Cora (De Sha) Barnett

Cora (De Sha) Barnett (circa 1885-1971) was born circa 1885 in Cynthia, KY. Her mother was Caroline Garnett. No information could be found on their early lives. Cora and Caroline were living in Louisville in 1900 as servants for George L. Bacon, a fire insurance agent. On October 1, 1901 Cora married David W. Barnett in Louisville, and together they had four children: Cora, David Jr., Vernon, and Yolanda. Barnett was a mail carrier for the US Post Office, a prestigious profession for African Americans during the Jim Crow era. The family owned a house at 1823 W. Chestnut Street in the Russell Neighborhood. Cora was a social worker and probation officer for the Juvenile Court. According to Carol Mattingly with the University of Louisville, “Although Cora Barnett was involved in social services most of her life, she was also valued for her musical talents. In 1910, when the National Association of Colored Women’s Clubs met in Louisville, Barnett took charge of music, a major part of the conference. She was also a member of the Girls’ Sextet at Louisville Municipal College. She sang at funerals and at charity events in Boston, New York and other major cities, garnering praise for her voice. In 1934, she sang on the radio, a relatively new feature in many homes.”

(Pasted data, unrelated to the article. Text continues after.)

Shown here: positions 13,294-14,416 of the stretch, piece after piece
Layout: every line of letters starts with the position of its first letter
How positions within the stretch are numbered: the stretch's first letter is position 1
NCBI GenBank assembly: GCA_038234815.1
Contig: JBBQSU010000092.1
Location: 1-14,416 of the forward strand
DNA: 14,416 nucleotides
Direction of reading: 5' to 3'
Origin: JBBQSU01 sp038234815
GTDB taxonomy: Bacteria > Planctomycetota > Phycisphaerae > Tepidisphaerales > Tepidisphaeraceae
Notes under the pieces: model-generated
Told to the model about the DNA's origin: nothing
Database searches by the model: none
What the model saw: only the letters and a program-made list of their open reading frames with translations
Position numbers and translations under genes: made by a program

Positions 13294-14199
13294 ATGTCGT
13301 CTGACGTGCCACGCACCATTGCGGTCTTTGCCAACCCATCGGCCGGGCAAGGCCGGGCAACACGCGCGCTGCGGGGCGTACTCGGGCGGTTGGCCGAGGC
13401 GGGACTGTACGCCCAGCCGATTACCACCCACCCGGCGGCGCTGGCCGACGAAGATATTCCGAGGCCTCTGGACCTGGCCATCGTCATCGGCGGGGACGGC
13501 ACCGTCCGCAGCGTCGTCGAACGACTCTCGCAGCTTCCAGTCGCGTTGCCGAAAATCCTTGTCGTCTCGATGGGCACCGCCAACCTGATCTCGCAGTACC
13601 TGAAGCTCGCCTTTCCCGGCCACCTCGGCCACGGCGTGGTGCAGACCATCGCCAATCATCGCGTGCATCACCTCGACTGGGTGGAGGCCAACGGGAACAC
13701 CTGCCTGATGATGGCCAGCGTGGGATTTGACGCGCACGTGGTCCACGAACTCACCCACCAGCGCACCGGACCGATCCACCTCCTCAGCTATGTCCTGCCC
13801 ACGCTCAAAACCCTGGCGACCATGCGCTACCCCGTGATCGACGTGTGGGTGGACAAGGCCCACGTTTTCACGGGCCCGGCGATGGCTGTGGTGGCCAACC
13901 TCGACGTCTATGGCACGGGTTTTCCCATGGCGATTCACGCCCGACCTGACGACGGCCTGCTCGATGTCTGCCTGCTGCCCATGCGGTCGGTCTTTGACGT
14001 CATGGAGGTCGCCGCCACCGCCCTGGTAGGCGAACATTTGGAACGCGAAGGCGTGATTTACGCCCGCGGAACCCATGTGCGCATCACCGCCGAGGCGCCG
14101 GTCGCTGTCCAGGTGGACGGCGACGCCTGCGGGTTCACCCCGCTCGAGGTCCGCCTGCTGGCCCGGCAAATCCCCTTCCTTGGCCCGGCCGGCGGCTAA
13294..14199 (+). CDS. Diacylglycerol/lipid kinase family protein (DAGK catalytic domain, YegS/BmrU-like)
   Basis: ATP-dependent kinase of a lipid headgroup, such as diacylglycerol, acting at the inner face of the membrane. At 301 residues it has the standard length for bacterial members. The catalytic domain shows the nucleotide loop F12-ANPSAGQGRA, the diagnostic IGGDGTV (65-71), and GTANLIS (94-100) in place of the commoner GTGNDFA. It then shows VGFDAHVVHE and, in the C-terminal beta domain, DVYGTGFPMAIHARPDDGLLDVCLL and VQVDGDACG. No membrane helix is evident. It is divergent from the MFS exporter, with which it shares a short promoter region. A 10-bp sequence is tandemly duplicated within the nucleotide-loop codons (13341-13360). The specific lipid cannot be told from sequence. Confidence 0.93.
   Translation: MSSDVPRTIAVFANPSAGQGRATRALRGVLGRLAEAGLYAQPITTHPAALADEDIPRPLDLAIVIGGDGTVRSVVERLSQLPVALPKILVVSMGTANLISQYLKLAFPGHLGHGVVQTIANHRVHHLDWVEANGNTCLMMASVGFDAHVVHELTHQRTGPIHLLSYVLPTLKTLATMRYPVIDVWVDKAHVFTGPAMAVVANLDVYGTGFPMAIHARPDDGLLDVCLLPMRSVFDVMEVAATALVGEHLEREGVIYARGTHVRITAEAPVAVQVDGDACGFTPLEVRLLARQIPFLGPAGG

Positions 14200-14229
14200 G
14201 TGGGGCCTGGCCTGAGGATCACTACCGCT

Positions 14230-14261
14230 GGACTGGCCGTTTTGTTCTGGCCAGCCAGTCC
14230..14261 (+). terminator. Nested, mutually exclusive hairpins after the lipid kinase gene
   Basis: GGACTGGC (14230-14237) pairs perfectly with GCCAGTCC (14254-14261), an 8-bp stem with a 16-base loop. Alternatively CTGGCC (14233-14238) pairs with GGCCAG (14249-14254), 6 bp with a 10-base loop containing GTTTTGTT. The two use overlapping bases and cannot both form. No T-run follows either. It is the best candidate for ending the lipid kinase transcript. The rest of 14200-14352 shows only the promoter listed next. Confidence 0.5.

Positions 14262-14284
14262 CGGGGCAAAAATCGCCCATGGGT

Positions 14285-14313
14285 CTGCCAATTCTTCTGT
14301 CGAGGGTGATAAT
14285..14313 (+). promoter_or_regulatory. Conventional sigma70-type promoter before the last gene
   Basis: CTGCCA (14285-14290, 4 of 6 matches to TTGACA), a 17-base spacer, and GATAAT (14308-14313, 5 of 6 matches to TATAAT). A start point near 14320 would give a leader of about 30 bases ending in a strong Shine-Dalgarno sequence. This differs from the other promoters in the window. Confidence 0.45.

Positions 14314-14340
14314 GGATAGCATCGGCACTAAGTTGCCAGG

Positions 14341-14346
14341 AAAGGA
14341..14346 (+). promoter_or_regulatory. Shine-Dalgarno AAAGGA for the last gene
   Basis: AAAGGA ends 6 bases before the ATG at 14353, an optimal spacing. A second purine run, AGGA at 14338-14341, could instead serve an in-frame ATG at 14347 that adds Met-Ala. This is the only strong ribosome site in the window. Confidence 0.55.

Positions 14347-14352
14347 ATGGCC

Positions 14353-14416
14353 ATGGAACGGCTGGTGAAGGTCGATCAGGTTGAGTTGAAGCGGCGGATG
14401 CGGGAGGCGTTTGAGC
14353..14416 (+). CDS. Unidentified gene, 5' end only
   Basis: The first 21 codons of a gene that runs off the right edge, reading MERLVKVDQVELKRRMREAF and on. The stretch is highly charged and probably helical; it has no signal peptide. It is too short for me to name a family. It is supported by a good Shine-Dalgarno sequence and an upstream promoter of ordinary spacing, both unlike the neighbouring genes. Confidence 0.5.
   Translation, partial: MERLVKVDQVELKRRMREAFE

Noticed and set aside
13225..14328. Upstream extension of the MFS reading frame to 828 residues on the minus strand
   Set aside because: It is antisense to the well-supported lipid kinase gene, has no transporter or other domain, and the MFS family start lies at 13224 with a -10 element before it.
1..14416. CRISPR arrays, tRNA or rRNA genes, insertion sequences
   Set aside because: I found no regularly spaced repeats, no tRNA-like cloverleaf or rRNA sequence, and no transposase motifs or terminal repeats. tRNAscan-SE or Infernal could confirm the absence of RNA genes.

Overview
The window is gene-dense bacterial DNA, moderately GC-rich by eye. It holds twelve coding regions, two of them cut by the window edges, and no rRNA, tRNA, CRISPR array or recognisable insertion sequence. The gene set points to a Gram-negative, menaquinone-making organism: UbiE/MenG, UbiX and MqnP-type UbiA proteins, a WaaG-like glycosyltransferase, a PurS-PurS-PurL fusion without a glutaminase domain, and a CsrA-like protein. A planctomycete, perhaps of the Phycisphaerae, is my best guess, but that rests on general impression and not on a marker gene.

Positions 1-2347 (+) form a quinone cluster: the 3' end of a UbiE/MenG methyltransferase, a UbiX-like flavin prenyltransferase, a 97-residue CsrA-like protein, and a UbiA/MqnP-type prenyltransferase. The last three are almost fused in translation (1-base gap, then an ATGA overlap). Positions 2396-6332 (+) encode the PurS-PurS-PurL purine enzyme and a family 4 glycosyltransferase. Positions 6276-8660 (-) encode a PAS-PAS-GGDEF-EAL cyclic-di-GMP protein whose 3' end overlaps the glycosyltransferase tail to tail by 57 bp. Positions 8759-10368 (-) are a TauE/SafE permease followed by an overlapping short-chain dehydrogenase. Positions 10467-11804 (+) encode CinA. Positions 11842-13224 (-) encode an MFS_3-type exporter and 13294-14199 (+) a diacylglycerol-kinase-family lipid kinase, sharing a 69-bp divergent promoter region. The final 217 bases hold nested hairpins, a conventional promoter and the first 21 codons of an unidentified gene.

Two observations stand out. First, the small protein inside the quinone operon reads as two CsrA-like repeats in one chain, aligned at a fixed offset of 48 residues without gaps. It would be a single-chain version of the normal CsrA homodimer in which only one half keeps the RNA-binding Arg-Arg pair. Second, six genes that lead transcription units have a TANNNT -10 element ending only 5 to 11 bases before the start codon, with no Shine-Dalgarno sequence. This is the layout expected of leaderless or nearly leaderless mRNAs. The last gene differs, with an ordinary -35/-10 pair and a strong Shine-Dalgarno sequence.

Their son David Barnett, Jr. was a pharmacist who later became principal at Central High School; he preceded Cora in death at the age of 63, five years after his father. All of the Barnett and Garnett family members are buried in Eastern Cemetery. Two years prior to her death, Cora moved to Norwalk, CT to live near her surviving daughter Yolanda (Barnett) Wilkerson. Cora Barnett died on April 1, 1972 at the age of 87. Her body was cremated, and her ashes were buried in the family plot at Eastern Cemetery. None of the family members have a monument. Many thanks to Carol Mattingly for her research on African American suffragettes. Cora’s obituary is from the “Courier-Journal” April 4, 1972.